Table of Contents Table of Contents
Previous Page  89 / 89
Information
Show Menu
Previous Page 89 / 89
Page Background

Appendices

As in the first complaint discussed above, my investigation revealed that the disputed documents

had been obtained during the course of the OPC’s own investigations. I therefore found that

the OPC had appropriately applied section 22.1(1) in refusing to disclose these documents.

As for the time extension and response time, my investigation revealed that the request yielded

8,850 responsive pages. The OPC’s access and privacy division is comprised of one director and

two senior analysts. During fiscal year 2013/2014, this division received 130 access requests,

25 access consultations, 32 privacy requests and seven privacy consultations. The OPC took

the position that meeting the 30-day time limit would have interfered unreasonably with its

operations, including because it would have, it argued, prevented it from meeting its legislative

obligations regrading other requests that it was handling at the relevant time.

There is no doubt that it would be at best challenging for one (or even both) of the senior analysts

to review 8,850 pages of records, and decide which portions could be disclosed and which could

not, within 30 days. Further, the OPC’s access and privacy division will have, in the ordinary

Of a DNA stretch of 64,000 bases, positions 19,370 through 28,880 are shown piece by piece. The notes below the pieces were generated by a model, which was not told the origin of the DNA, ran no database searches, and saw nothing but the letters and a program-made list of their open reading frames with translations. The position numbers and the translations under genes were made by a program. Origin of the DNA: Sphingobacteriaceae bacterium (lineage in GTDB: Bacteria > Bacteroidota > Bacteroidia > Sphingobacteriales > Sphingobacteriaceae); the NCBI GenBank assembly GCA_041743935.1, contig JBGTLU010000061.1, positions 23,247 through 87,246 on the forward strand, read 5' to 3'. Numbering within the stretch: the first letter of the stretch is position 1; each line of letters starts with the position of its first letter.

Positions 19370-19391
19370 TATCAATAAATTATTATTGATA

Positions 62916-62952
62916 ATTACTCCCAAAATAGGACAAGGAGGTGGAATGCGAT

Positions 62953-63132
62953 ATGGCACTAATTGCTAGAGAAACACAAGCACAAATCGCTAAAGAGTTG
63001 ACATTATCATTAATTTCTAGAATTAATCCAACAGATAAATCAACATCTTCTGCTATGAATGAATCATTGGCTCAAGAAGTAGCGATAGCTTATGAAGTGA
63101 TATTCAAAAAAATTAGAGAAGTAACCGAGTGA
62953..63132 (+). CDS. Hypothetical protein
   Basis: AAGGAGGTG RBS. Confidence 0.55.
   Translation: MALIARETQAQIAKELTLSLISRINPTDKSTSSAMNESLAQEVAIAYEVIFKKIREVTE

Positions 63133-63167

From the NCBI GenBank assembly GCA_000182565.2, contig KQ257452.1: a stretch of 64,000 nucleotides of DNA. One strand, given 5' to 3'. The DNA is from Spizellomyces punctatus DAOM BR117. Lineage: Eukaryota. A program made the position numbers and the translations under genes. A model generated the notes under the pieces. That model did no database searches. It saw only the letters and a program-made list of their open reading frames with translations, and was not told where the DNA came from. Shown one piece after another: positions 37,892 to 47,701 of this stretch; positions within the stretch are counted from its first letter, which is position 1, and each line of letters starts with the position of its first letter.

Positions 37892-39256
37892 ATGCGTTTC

course, other requests that must be processed at the same time. The division also will, again

in the ordinary course, have other ongoing tasks at that same time. Trying to respond to the

complainant where such a large volume of records was involved would, it can be concluded, have

an adverse impact on the division’s ability to do its other work. To try to ‘drop everything’ to

respond within 30 days would have adversely affected the rights of other individuals.

In the end, I concluded that responding to the request within 30 days would have unreasonably

interfered with the OPC’s operations and therefore that the OPC was authorized under section

15 to extend the time for response by 30 days.

As for the complaint into the lateness of the response, taking the 30-day extension into

consideration, the OPC was required to provide a response within 60 calendar days. The time it

takes for the response to reach a requester by mail or any other means of delivery is not included

in the allotted time. In this instance, the OPC used Canada Post Expedited Parcel to send its

response to the complainant. The service timelines may vary depending on destination and other

factors, and the amount of time a letter or parcel takes to reach its destination is beyond the

control of the sender. Ultimately, I concluded that this aspect of the complaint was also not well

founded.

David Loukidelis, Q.C.

81